Here are some tips and drills to help players stop fouling

Probably the most frustrating thing for a coach, official or a fan is to have a basketball game turn into a foul-shooting contest. When officiating, many times I thought I should renegotiate my game contract from the flat fee to a by-the-foul fee.

Fouling leads to long games, teams being able to cut into big leads or teams gaining a big lead because they are scoring when the clock is stopped.

Before we can solve this problem we must first understand why players foul excessively:

1. They make a defensive mistake guarding a player holding or dribbling the ball. Or they make a defensive mistake guarding a player without the ball. Most fouls, except hustle fouls on rebounding or a loose ball, are the result of an original defensive mistake.

2. They are frustrated. Usually this occurs after they have missed a shot, or turned the ball over.

3. They do not know how to play the ball and not the player, especially late in games.

Here’s how to correct those problems:

1. Fouling a player dribbling or holding the ball is usually the result of a player not being in the correct defensive stance. They just are not bent down low enough. They usually are not watching the correct part of the body that a player cannot use a fake. They are watching a player’s head, eyes, hips, waist, but should be watching the player’s throat because you cannot fake with the throat. If the player gets beat off the dribble then the automatic reaction is to reach out and try to steal the ball.

2. The player guarding a player who does not have the ball and who has to move over to help out on dribble penetration should move his feet to get in front of the player instead of reaching and committing a foul. Also not keeping a triangle for the ball, you, and player you are guarding is responsible for many fouls as the offensive player beats the defender on a cut and the defender tries to stop by holding, blocking or reaching. If players reach, “the refs will teach” and when I was coaching I would add “so will the coach teach by subbing for the player.”

3. Watch game films with your players so they understand why the original defensive mistake occurred that forced a foul..

4. Make players understand if they commit a frustration foul, they will be substituted for on the next dead ball.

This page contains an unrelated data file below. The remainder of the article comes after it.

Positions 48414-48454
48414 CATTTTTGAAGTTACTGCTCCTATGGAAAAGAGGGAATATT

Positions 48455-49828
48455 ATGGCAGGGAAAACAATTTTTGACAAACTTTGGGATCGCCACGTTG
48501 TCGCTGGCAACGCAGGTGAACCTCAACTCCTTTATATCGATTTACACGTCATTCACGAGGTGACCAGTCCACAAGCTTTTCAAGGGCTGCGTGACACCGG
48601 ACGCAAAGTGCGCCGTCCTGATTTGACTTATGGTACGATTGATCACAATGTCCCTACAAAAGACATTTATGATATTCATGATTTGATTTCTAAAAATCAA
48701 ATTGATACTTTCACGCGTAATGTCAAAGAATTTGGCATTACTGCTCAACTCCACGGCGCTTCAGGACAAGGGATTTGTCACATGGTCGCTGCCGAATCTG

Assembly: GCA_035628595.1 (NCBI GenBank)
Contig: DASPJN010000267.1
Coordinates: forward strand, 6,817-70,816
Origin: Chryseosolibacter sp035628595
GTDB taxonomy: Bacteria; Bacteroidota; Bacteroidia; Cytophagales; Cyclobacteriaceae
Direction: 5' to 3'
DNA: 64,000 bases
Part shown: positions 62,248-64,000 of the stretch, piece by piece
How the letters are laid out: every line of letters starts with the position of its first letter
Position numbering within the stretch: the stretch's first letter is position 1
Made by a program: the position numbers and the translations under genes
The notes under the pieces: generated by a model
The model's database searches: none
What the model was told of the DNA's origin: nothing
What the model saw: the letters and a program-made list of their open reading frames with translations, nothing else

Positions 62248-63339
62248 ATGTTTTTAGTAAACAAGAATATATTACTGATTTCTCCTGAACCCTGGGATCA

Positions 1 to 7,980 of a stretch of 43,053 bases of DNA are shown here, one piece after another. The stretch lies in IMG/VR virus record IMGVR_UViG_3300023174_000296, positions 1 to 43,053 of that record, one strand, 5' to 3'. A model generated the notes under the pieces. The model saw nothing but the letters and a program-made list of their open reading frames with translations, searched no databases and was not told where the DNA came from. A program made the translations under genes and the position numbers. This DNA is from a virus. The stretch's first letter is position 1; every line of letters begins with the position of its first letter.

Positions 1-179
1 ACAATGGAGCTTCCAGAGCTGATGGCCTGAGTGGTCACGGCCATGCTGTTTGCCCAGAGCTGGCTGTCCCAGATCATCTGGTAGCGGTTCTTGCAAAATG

5. Teach players what is a good foul and what is a bad foul. They must be taught how to play the ball not the man they are guarding.

There are also several drills that can teach the skills of not fouling.

The best one that I found is to have the defense play with their hands locked together behind their backs if they are guarding a player without the ball. When they are guarding a player with the ball they should have their left hand up defending the offensive player’s shooting pocket and right hand for a left-handed shooter.

When the player with the ball passes the ball to teammate, then the defender who was guarding the player with the ball immediately locks his hands behind his back as he is now guarding a player without the ball. The defender guarding the ball then switches his position, also.

When guarding a player in the low post, the defender also has hands locked behind him, but may use their hands when the ball is passed to the post, and lock again if the post player passes the ball.

The coach should stand behind the defense and if he catches a player not in the correct defensive position, then the coach should blow his whistle and have that player pay a penalty of running a lap, as a sub takes his place. The player doesn’t come back in until another player makes a mistake..

Having defensive goals of not committing more than six fouls per half is also important because teams can build big leads or cut big leads when their opponents are scoring when the clock is stopped.

It is important to tell players in certain points of a game, if they commit a foul, then they will be taken out immediately unless it is a hustle foul or a fouling the shooter so that he cannot score.

During a game, keep a foul chart on the type of foul committed and then in practices have players run three dribble-line drills for each foul in the game.

These tips and drills may help players stop fouling.

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